Lake St. John crowd enjoys annual flotilla
Published 12:13 am Sunday, July 4, 2010
LAKE ST. JOHN — Nothing says freedom like a good float.
Whether floating in Lake Saint John on a boat, raft or noodle, people of all ages basked in sunshine and patriotism at the Flotilla on Lake Saint John Saturday.
At Dale Stecker’s house near the beginning of the procession, patriots from ages 1 to 90 enjoyed spending a surprisingly breezy day outside while watching the annual boat parade pass.
An occasional beer can in hand was the only difference between adults and children at the family event.
“We just cool off in the water and watch the boats come by,” David Steckler said.
Nearby, his children, ages 1, 3 and 4, jumped off the pier wearing arm floats and life jackets, and occasionally grabbed his shoulder for support.
A crew of 34 boats launched from Ducks Nest II with their bows headed for the judges pier, where five judges assessed creativity, effort and spirit of each contestant’s decorations, costumes and attitudes.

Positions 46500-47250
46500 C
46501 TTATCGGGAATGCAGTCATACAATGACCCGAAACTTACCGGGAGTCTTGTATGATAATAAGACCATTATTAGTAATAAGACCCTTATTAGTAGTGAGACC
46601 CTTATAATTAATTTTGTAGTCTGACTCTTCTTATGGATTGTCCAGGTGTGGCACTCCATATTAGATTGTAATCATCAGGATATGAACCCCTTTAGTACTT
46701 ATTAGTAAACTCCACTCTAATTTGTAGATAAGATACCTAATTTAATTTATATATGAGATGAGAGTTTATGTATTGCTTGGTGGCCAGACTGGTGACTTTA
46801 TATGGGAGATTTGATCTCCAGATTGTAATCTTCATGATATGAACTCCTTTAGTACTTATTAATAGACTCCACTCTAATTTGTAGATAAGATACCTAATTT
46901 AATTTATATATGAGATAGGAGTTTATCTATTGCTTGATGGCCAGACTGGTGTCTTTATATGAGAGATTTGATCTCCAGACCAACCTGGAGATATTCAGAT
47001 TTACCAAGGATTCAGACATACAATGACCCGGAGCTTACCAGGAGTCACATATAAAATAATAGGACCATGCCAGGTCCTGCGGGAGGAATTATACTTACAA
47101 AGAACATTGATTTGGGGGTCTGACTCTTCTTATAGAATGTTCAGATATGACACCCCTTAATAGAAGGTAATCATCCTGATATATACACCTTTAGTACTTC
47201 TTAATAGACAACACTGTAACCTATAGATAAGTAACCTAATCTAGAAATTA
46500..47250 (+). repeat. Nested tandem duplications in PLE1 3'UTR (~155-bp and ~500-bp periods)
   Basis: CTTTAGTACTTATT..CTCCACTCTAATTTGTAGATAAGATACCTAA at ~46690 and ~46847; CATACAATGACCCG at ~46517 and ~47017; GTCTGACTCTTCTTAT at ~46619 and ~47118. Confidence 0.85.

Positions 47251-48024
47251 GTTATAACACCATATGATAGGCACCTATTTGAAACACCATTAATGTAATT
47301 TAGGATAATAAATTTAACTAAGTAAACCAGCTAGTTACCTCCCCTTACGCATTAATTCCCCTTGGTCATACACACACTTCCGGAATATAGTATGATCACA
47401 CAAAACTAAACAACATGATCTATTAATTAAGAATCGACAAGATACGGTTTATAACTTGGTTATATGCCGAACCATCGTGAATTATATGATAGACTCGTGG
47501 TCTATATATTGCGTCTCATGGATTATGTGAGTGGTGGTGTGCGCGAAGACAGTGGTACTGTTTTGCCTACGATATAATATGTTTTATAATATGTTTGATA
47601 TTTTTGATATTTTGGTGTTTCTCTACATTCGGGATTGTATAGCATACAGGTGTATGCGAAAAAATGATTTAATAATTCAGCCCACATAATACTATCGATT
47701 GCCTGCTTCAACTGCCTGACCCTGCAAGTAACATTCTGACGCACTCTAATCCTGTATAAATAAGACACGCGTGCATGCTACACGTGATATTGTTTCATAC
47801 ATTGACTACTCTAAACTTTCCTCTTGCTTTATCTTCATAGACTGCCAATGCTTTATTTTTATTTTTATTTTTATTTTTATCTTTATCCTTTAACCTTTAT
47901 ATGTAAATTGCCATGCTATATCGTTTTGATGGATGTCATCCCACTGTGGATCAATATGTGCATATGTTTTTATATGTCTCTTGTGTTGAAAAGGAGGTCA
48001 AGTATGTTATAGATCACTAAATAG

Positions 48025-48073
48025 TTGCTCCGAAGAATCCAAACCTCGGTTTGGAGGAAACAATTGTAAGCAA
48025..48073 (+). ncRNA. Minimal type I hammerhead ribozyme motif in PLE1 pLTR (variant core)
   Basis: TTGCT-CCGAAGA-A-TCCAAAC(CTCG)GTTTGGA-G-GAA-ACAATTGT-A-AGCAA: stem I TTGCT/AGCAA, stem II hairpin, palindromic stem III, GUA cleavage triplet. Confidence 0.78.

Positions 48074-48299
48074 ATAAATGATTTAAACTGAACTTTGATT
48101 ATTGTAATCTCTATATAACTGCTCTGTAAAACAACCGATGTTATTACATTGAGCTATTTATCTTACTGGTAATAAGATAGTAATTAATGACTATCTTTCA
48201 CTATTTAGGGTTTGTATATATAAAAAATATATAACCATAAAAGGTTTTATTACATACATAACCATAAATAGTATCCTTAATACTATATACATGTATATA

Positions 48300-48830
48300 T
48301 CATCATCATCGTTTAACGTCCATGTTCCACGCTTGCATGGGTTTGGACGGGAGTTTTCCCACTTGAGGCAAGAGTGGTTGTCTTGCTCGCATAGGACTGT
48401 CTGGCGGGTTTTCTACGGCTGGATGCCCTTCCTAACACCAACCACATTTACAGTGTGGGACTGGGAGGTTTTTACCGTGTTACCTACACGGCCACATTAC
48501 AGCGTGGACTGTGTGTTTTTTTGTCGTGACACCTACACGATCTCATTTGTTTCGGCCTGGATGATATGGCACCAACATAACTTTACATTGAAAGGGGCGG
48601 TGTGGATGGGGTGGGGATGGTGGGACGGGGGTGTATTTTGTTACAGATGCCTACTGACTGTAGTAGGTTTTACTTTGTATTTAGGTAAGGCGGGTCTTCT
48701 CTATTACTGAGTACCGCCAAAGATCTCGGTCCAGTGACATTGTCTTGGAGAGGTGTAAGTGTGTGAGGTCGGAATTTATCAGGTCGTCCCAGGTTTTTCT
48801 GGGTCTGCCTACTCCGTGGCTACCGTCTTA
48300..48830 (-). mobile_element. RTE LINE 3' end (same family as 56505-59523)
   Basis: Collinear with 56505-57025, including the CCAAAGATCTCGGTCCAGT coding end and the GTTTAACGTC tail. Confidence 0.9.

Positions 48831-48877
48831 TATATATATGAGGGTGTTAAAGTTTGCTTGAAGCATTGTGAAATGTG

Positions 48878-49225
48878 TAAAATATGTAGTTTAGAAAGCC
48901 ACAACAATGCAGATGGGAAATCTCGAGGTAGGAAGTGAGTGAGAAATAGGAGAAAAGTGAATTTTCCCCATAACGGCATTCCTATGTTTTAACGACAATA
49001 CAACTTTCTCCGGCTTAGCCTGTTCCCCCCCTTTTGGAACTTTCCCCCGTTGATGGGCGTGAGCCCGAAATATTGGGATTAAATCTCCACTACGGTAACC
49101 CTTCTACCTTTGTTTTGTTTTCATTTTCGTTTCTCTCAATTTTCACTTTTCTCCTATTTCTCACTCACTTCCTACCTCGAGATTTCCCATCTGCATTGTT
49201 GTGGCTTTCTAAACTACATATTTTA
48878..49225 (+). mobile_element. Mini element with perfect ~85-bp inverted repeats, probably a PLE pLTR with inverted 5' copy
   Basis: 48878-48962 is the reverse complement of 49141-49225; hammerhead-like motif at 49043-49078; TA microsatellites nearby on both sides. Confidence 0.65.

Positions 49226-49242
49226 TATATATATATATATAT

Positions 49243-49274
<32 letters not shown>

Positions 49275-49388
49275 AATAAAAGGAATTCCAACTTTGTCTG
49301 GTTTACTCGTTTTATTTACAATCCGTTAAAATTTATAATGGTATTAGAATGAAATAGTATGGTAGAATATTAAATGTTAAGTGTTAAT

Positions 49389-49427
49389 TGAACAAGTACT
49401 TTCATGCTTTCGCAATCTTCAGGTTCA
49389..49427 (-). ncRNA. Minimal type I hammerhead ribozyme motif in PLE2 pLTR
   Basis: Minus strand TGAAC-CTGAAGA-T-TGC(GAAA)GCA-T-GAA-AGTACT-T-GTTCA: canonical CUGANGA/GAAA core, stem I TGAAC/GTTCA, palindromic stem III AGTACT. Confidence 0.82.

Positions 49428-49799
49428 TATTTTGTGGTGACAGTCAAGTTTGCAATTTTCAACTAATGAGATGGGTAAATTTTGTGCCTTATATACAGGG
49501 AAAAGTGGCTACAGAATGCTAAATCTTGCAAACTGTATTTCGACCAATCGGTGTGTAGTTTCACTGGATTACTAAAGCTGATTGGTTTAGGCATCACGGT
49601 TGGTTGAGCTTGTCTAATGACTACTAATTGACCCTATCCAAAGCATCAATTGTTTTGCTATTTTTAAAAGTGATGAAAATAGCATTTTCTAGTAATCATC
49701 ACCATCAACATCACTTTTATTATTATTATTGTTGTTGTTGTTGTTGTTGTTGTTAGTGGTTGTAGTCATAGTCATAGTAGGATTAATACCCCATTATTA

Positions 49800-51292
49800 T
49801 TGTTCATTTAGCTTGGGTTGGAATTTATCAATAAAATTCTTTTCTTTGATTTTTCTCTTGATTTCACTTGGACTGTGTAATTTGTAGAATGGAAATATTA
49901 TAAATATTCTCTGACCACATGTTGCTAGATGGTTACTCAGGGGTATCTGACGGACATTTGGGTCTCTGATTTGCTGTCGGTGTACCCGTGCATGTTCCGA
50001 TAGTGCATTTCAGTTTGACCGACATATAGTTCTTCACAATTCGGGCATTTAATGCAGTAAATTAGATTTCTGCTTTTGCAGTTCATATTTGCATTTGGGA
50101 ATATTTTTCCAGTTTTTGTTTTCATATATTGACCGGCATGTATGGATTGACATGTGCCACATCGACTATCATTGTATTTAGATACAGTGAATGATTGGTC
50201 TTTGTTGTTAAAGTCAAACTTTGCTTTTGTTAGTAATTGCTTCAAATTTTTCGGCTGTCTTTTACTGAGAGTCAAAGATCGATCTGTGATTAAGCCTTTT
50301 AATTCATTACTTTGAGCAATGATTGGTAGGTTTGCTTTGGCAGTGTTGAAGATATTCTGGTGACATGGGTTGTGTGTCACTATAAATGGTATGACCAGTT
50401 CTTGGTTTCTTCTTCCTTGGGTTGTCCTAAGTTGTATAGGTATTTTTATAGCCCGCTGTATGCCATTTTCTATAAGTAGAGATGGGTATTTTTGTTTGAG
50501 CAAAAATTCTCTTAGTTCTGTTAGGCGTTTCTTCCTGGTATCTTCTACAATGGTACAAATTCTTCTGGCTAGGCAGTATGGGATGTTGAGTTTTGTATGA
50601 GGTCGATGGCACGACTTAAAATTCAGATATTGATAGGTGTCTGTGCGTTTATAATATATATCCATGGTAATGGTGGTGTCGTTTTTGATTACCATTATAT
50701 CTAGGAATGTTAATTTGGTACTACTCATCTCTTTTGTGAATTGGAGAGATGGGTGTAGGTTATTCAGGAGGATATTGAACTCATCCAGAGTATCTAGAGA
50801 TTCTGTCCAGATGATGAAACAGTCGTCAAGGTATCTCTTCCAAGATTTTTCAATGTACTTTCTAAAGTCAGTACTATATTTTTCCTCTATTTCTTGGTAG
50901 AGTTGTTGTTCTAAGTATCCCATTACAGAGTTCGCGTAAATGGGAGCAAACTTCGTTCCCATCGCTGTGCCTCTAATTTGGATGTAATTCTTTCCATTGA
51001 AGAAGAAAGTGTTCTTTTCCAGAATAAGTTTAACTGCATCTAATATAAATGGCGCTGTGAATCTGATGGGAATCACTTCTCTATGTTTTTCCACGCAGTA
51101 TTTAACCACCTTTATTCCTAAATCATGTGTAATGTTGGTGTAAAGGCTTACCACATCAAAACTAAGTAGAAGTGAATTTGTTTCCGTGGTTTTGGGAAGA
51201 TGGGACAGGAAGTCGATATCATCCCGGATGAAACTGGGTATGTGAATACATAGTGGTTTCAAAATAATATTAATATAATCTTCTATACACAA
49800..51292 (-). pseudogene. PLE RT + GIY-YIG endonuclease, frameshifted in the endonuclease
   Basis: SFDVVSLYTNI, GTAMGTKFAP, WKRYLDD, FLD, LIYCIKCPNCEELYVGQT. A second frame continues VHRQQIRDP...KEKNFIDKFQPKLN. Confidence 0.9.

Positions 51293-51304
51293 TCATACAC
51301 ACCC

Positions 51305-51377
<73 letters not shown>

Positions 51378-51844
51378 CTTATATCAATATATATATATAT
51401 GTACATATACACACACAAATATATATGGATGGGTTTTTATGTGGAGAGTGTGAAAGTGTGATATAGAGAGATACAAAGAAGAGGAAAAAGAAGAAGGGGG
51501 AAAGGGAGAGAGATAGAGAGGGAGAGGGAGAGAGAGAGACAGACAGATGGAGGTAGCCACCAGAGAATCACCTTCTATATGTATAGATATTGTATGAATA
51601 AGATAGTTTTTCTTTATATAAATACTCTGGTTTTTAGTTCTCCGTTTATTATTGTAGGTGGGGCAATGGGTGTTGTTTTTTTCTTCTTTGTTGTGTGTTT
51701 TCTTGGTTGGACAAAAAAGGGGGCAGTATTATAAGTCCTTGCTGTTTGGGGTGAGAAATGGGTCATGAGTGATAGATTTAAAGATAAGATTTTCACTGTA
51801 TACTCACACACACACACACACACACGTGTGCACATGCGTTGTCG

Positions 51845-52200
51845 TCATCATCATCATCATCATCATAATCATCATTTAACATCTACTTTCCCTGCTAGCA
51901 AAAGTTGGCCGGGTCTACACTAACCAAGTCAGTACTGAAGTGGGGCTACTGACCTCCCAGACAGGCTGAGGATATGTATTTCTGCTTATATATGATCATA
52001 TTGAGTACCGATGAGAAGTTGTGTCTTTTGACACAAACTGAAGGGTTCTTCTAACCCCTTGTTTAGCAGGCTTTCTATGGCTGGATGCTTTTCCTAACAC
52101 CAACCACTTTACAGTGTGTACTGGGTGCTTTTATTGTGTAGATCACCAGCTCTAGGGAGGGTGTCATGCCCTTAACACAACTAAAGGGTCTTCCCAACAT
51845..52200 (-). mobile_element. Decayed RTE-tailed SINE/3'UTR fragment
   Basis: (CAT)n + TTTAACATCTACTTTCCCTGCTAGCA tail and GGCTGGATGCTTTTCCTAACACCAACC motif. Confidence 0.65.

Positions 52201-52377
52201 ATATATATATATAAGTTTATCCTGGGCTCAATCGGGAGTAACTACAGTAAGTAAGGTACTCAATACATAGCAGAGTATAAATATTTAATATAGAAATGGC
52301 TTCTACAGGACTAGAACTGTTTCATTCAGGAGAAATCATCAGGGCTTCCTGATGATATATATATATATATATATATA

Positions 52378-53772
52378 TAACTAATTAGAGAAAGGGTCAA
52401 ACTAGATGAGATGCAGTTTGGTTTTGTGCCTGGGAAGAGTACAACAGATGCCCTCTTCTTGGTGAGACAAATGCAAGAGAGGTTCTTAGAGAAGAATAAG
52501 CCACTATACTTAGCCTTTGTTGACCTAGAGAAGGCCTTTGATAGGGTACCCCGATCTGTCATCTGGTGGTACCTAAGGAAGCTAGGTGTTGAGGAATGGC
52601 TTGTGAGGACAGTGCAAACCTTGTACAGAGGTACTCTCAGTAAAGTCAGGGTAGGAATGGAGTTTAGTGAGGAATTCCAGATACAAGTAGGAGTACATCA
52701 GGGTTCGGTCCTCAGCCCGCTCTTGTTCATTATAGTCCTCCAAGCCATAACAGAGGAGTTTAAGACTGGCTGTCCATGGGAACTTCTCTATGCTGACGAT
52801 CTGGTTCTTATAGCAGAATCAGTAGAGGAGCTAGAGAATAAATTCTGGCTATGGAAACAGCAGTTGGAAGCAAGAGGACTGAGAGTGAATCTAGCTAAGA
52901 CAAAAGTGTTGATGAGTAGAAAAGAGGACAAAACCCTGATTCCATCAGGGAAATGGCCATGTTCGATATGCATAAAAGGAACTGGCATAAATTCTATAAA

The only evidence of this year’s theme, “It’s 5 o’clock somewhere,” was in the daytime drinking, but many of the boats drafted their own idea.
Susan Suadi, who watched the flotilla with her parents near the Duck’s Nest II, could not decide which boat theme was the best.
“They were all so cute,” Suadi said.
She narrowed her favorites down to the Jimmy Buffet- and Christmas-themed boats.
Other memorable themes included Barbie Girl, where men and women wore pink boas and drove a pink boat; a bathtub theme, where boaters transformed their boat into a tub; Who Dat theme, where New Orleans Saints fans showed their colors; and Jersey Shore, where young people showed off their suntans, abs and up-dos.
At least two boats parodied a national news item in good fun. One of the boat’s banners read, “Redneck Oil Spill Response Team,” and another read, “Gulf island for sale. Get ya free tar balls today.”
As each boat passed the Steckler’s dock, the Rev. Louis Sklar, from St. Patrick Catholic Church in Ferriday blessed it and its crew members with Holy water and a prayer for a good ride and a safe summer.
Steckler said the blessing of the boats is an annual tradition on her pier, probably because it was a tradition she grew up with in Biloxi. Every year as a child, Steckler said a priest would bless the shrimp boats at the start of each fishing season.
“It fit in with our lifestyle,” Steckler said.
Many flotilla participants raised beers to meet the priest’s blessing.
Sklar took the opportunity at his post to remind the party crowd that St. Patrick’s will have an extra mass at 6:30 p.m., Sunday, “because some people don’t like getting up early after today,” Sklar said.